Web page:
GIOVANNI BATTISTA TIEPOLO (VENISE 1696-1770 MADRID)
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GIOVANNI BATTISTA TIEPOLO (VENISE 1696-1770 MADRID)

Sainte Famille

Details
GIOVANNI BATTISTA TIEPOLO (VENISE 1696-1770 MADRID)
Sainte Famille
plume et encre brune, lavis gris
28,4 x 20,5 cm. (11 1/8 x 8 1/8 in.)
Provenance
De l'atelier de l'artiste au Couvent Somasso, Venise, Santa Maria della Salute.
Comte Leopold Cicognara (1767-1834), Venise.
Antonio Canova (1757-1822), Italie.
Francesco Pesaro.
Edward Cheney, par descendance à son neveu
Alfred Capel-Cure ; Sotheby's, Londres, 29 avril 1885, partie du lot 1024.
Vente anonyme ; Artcurial, Paris, 30 mars 2011, lot 50.
Exhibited
New York, Michael Altman Fine Art Gallery, In Pursuit of Timeless Quality, 2016 (sans numéro).
Special notice

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Post lot text
GIOVANNI BATTISTA TIEPOLO, THE HOLY FAMILY
PEN AND BROWN INK, BROWN WASH
With playfully applied brown ink combined with delicate wash over a swift sketch in black chalk, Tiepolo creates an image of the Holy Family which is equally striking and spontaneous. The sheet is part of a group of some 75 drawings showing the subject, demonstrating the artist’s inexhaustible creativity (J. Byam Shaw and G. Knox, The Robert Lehman Collection, Italian Eighteenth-Century Drawings, New York, 1987, VI, under no. 93). While these drawings are executed in the same spirit and technique, Tiepolo seems to have delighted in adjusting the compositions and re-arranging and changing the staffage in each sheet, resulting in a series of drawings that is ‘a marvellous monument to Giambattista’s talent and virtuosity as a draughtsman’ (G. Knox, Tiepolo. A Bicentenary Exhibition, exhib. cat., Cambridge, Fogg Art Museum, 1970, under no. 89). The artist seems to have made these drawings as an artistic exploration and for his own enjoyment, rather than as studies for other works of art as they do not correspond directly with any of his pictures or etchings.
George Knox has suggested that the drawings were executed between 1754 and 1762, the year Tiepolo left Venice for Spain (Knox, ibid., under no. 89). According to Knox, they may well have been executed in, or close to 1760, when the artist was suffering from gout and was unable to execute large commissions. The drawings from the series were laid down in an album which the artist gave for safekeeping to the Library of the Somasco Convent at Santa Maria della Salute in Venice, shortly before he left for Spain. In the 19th Century they came into the possession of Edward Cheney, the great collector of Tiepolo drawings, and they were sold by Cheney’s brother-in-law, Col. Alfred Capel-Cure at Sotheby’s, London, 29 April 1886, part of lot 1024 (consisting of 9 albums of Tiepolo drawings; see G. Knox, Catalogue of Tiepolo Drawings in the Victoria and Albert Museum, London, 1960, pp. 4-6). The drawings were first exhibited in 1928 at the Savile Gallery in London and were dispersed subsequently. Sheets from the series can now be found in numerous institutions, for examples see; Museum Boijmans Van Beuningen, Rotterdam (inv. 1350; B. Aikema and M. Tuijn, Tiepolo in Holland. Works by Giambattista Tiepolo and His Circle in Dutch Museums, exhib. cat., Rotterdam, Museum Boijmans Van Beuningen, 1996, no. 34, ill.) and the Metropolitan Museum of Art, New York (inv. 1975.1.441 and 1975.1.442; J. Byam Shaw and G. Knox, ibid., New York, 1987, VI, nos. 93-4, ill., pl. 10).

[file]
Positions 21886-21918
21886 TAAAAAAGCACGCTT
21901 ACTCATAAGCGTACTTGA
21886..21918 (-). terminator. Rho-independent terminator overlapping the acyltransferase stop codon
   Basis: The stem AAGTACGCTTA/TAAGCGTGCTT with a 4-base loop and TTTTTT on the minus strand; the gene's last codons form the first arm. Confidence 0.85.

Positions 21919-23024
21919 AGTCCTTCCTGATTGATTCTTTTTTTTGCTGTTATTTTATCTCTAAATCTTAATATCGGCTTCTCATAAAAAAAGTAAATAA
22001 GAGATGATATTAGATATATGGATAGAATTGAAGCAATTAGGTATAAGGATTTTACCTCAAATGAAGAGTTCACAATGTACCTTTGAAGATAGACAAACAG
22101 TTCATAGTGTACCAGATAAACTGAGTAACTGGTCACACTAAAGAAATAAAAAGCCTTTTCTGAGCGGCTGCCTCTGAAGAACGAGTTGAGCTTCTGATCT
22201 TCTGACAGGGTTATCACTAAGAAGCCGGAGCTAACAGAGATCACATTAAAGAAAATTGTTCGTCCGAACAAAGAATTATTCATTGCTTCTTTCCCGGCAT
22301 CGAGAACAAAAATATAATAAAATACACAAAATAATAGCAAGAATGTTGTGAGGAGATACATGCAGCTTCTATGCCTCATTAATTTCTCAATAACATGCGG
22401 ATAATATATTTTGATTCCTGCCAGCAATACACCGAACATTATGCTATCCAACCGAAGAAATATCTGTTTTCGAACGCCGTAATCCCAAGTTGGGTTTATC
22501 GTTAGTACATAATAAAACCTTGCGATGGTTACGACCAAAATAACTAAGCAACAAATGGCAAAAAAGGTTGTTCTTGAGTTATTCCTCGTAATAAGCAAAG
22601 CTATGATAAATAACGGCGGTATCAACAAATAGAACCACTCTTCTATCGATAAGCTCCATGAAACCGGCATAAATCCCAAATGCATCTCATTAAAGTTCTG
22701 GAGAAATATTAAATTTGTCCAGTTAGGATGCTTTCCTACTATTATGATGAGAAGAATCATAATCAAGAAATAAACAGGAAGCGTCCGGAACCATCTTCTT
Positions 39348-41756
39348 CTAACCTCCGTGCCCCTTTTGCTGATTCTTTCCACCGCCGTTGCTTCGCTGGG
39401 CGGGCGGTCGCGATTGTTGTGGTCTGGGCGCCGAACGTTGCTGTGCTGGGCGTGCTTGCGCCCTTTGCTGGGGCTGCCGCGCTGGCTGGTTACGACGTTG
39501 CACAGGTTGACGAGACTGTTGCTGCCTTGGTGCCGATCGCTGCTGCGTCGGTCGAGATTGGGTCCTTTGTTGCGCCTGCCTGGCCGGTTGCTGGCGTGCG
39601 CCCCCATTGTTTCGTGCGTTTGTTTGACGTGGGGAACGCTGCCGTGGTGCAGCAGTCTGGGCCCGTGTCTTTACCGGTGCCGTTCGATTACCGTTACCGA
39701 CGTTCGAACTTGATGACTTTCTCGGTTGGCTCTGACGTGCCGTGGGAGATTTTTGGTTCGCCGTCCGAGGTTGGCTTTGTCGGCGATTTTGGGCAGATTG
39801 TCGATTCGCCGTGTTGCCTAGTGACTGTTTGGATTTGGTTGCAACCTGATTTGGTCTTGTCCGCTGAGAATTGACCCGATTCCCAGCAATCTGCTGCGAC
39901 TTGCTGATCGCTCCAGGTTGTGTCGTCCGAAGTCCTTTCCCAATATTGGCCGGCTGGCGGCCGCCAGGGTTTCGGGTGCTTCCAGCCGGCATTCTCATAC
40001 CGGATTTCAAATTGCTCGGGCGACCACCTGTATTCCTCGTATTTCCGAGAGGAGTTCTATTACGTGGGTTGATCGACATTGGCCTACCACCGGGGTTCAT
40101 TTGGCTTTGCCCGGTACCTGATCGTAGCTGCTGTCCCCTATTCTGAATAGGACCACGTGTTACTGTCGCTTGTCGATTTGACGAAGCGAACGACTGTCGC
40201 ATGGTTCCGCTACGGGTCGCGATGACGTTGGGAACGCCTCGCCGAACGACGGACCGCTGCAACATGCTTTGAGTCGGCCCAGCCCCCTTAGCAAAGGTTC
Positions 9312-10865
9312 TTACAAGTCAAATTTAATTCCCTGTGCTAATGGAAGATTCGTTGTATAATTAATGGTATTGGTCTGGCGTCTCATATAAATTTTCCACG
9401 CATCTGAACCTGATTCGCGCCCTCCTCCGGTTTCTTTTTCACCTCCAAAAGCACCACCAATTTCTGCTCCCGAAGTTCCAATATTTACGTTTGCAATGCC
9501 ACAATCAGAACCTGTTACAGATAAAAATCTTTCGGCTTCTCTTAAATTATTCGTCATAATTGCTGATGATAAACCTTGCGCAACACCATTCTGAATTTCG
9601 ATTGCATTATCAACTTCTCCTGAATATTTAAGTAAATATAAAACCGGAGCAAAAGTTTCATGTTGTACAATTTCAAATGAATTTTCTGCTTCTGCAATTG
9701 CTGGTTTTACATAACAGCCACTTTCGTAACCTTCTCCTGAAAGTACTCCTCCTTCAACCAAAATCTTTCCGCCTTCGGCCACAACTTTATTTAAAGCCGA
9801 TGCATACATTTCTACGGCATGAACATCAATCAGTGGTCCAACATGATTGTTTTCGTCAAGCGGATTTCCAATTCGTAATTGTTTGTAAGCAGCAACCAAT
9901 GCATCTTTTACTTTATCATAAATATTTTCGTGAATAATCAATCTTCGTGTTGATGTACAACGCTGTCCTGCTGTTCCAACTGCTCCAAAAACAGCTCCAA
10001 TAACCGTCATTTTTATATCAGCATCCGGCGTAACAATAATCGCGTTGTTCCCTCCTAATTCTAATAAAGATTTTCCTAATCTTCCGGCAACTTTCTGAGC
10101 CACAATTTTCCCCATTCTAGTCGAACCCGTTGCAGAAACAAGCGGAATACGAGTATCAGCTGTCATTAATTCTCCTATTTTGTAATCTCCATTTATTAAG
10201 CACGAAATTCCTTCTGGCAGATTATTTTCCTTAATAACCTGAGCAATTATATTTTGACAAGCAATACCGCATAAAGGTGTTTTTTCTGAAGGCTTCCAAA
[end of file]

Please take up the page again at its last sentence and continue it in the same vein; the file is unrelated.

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Hélène Rihal
Hélène Rihal

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Lot Essay

Grâce à une utilisation libre de l’encre brune et de délicats lavis gris, Tiepolo réussit à créer une image de la Sainte Famille à la fois saisissante et spontanée. Cette feuille est extraite d’un groupe de soixante-dix dessins sur le sujet, démontrant la créativité inépuisable de l’artiste. Bien que ces dessins soient exécutés dans le même esprit et la même technique, Tiepolo semble s’être amusé à ajuster, réarranger les compositions et changer la posture des personnages sur chaque feuille. L’artiste semble avoir conçu ces dessins comme un exercice artistique pour son plaisir personnel plutôt que comme des modèles pour des œuvres futures dans la mesure où elles ne font écho à aucun tableau connu ni aucune estampe.

George Knox a proposé de dater ces dessins entre 1754 et 1762, l’année où Tiepolo quitta Venise pour l’Espagne (Knox, ibid., no. 89).
Les dessins de cette série ont été rassemblés dans un album dont l’artiste donna la garde à la bibliothèque du couvent Somasco de Santa Maria della Salute à Venise, peu avant son départ pour l’Espagne. Au cours du XIXe siècle, ils entrèrent en la possession d’Edward Cheney, grand collectionneur des dessins de Tiepolo. Les feuilles de cette série sont désormais conservées dans diverses institutions, telles que le Museum Boijmans Van Beuningen de Rotterdam (inv. 1350 ; voir B. Aikema et M. Tuijn, Tiepolo in Holland. Works by Giambattista Tiepolo and His Circle in Dutch Museums, cat. exp., Rotterdam, Museum Boijmans Van Beuningen, 1996, no. 34, ill.) ou le Metropolitan Museum of Art de New York (inv. 1975.1.441 et 1975.1.442 ; voir J. Byam Shaw et G. Knox, The Robert Lehman Collection, Italian Eighteenth-Century Drawings, New York, 1987, VI, no. 93-4, ill., pl. 10).

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